Conducted with the input of UNICEF, the Cambodian Government commissioned a report in 2011 for the Ministry of Social Affairs to examine the role of residential care – orphanages – in Cambodia. Entitled “With the Best Intentions..” the 76 page report can be downloaded here. It underscores much of the recent Government activity around raising the standards of orphanages, and closing down certain operators.
The criteria to support an orphanage are quite clear: are these really filling a gap that cannot be met by the family of the child, or their direct village community? Likewise, are the residential care units assisting the child, beyond the basics of food and shelter?
I find in the report the seeds of the discussion around the growth of NGO numbers in this sector over the past decade – and the assumption that somehow this is a growth industry motivated by money. Oh really? Perhaps there is another way to frame the story: that social care NGOs have multiplied in direct proportion to the growth in tourist visitor numbers and what these visitors have seen -in terms of poverty and need – has motivated the growth of social welfare organisations. Yes, there are exceptions – those organisations that leaflet tourists and using children to lure tourist dollars – but for the most part the sector is addressing needs that poor communities are, without adequate resourcing, unable to meet themselves.
Still, the paper is very thoughtful and helps sponsors, volunteers and supporters put some perspective on what we are doing and how we might best achieve our goals of helping this next generation.
One of my goals next time I go to Cambodia is to learn a few more words in Khmer. How amazing is it that these students in one of the poorest rural regions in Cambodia learn conversational English or Korean or Japanese? How challenging it must be to play hangman (or the similar Khmer game whereby the challengers are taken down steps to the waiting crocodile) in a foreign alphabet belonging to a foreign translation. No wonder the classes cheer so gleefully when I try, and fail, to beat them at English word games!
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Link here to the Cambodia Online Newspaper. A good service!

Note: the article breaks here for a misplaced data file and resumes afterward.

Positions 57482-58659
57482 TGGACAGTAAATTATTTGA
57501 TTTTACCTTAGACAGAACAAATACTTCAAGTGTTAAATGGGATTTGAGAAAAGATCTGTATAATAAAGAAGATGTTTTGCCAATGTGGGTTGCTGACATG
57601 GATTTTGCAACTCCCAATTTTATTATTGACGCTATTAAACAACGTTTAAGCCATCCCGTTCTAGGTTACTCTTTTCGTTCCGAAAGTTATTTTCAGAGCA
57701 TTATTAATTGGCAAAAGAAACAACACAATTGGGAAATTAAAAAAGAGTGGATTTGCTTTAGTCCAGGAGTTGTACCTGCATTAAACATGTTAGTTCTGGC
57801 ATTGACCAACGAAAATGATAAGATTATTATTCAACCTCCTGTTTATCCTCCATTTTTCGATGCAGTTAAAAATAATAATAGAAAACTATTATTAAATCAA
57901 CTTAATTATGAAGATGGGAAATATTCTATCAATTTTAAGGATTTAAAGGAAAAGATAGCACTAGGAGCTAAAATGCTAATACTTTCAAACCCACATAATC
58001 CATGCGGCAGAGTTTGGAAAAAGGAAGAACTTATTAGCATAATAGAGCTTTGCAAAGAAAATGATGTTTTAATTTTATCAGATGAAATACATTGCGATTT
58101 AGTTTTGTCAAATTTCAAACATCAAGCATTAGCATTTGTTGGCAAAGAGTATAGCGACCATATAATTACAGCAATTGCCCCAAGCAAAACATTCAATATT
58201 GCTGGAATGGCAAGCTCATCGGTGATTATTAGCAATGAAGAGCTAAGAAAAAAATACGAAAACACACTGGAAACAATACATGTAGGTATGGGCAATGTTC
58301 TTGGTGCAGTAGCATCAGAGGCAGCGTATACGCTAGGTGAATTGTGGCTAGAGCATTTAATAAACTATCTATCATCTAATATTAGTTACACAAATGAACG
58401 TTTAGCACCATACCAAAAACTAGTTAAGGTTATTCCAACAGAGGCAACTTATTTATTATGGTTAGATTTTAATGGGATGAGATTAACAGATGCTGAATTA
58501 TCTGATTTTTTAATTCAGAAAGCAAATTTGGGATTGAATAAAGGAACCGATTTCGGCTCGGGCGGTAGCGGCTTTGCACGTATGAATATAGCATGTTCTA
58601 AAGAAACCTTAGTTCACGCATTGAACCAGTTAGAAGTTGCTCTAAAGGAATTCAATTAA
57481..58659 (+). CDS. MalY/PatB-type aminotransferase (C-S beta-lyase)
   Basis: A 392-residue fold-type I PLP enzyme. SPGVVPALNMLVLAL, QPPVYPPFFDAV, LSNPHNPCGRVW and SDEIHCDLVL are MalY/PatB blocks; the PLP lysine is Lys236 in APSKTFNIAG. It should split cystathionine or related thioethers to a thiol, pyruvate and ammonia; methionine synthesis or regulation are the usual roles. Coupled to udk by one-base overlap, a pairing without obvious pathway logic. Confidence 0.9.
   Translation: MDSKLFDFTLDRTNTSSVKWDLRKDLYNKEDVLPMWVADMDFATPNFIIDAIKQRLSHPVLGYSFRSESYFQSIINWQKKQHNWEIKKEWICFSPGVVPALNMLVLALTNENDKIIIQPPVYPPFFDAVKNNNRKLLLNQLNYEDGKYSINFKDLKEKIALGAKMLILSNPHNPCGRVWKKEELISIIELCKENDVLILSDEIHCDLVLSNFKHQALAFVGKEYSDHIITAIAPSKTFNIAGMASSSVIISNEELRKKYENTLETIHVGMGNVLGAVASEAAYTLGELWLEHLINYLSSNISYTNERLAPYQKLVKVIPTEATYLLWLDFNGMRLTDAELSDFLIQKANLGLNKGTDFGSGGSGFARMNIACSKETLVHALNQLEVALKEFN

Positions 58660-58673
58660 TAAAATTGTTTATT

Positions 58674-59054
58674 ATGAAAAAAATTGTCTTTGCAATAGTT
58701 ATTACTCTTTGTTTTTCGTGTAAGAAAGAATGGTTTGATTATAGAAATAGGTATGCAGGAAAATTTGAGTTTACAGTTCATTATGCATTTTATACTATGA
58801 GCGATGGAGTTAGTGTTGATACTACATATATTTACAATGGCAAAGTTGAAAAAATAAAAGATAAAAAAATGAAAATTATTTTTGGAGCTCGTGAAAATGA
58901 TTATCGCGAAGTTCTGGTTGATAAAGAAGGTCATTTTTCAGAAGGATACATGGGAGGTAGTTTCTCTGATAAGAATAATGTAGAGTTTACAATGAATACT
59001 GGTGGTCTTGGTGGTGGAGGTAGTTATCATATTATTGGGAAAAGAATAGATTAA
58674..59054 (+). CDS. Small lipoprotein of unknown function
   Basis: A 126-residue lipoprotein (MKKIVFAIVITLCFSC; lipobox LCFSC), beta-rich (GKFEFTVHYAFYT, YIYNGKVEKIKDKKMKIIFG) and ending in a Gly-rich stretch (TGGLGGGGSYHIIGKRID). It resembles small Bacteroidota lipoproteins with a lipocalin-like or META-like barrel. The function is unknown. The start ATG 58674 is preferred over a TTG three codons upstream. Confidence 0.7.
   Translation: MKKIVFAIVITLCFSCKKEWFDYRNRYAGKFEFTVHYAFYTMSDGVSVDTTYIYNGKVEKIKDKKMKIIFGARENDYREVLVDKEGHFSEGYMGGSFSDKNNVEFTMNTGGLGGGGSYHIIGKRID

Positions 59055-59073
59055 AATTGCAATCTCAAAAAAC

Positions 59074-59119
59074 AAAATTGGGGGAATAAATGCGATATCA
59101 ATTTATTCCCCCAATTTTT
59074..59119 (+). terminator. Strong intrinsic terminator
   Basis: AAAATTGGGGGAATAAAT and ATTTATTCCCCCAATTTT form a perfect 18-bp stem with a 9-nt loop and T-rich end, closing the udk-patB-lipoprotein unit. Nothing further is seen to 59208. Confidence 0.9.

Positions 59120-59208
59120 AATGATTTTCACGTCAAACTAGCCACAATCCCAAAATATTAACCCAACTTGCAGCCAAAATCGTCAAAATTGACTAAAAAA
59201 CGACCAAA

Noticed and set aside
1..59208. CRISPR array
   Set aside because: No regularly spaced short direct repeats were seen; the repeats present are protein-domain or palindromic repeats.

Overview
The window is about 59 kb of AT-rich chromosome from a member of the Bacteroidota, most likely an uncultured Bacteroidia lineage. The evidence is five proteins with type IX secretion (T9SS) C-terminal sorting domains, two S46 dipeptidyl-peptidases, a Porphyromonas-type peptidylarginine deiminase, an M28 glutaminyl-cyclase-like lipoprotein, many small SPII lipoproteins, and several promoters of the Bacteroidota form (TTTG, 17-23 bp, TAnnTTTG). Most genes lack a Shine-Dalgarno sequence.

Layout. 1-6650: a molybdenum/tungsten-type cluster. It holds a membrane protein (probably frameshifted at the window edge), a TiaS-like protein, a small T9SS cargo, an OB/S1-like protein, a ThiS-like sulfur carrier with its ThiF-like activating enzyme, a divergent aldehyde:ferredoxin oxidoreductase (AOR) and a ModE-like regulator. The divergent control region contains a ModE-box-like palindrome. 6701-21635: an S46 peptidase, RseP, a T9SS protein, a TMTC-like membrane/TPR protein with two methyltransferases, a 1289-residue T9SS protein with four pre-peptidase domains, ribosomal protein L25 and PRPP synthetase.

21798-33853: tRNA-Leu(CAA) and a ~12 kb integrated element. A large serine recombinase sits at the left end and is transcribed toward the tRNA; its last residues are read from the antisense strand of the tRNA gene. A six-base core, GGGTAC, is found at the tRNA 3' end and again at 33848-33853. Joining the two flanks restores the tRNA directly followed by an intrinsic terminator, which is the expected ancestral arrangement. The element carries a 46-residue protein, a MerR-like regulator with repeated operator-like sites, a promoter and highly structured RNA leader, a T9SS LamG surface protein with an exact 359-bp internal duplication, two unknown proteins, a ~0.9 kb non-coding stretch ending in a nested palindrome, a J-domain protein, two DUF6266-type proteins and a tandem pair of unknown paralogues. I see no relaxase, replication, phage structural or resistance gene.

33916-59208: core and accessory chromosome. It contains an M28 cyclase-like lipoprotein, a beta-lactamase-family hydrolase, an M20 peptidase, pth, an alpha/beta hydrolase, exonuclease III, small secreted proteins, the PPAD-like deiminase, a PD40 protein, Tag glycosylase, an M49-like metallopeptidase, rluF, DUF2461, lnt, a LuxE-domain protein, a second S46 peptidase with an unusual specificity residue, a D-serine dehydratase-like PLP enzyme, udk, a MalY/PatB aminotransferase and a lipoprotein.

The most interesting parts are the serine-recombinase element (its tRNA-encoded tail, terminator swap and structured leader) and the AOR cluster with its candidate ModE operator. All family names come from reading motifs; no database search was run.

Orphanages in Cambodia occasionally get blanketed with bad press due the failures of some of these organisations. This week’s stories have again unleashed latent criticism (not all of it very informed) about the role and standard of orphanages across Cambodia.
In fact the Cambodian Government is working actively in the sector to lift standards. As this Al Jazeera report shows the sector has at least 500 orphanages and of these only around half, 270, are formally registered with the Ministry of Social Affairs. So the Government is taking an aggressive shape-up or ship-out stance towards the sector with an overall intention of reducing the number of children in foster care.
This has been the recipe promoted by UNICEF, but the story isn’t so simple. In a nation with no real safety-net for needy families, and the number of Cambodians living below the poverty line estimated to be one third of the population (92% of whom are rural dwellers) the UNICEF objective of returning all children to their families simply doesn’t address the core problem: how will the children of the poor receive adequate food, care and education?
Until adequate safety mechanisms are in place the role of orphanages (who need to openly discuss that most of their children have at least one parent) must be rated as necessary.
In the meantime the Government’s policy of promoting and, if necessary, enforcing higher standards of care and management is to be applauded. For Savong’s organisation these steps have led to more compliance-related paperwork.
We do think that this will accelerate the need for volunteers to be required, in future, to produce police clearance forms of similar, from their own countries in order to help vouchsafe that volunteers have no dubious back-history. See also: Savong School child safety policy.
The big question is – how do you provide adequate food, care and education for today’s vulnerable children?
Role of Women in Cambodia
Here’s an interesting recent article from the Phnom Penh Post interviewing different generations of women and asking about women’s rights in today’s Cambodia. Well worth a read.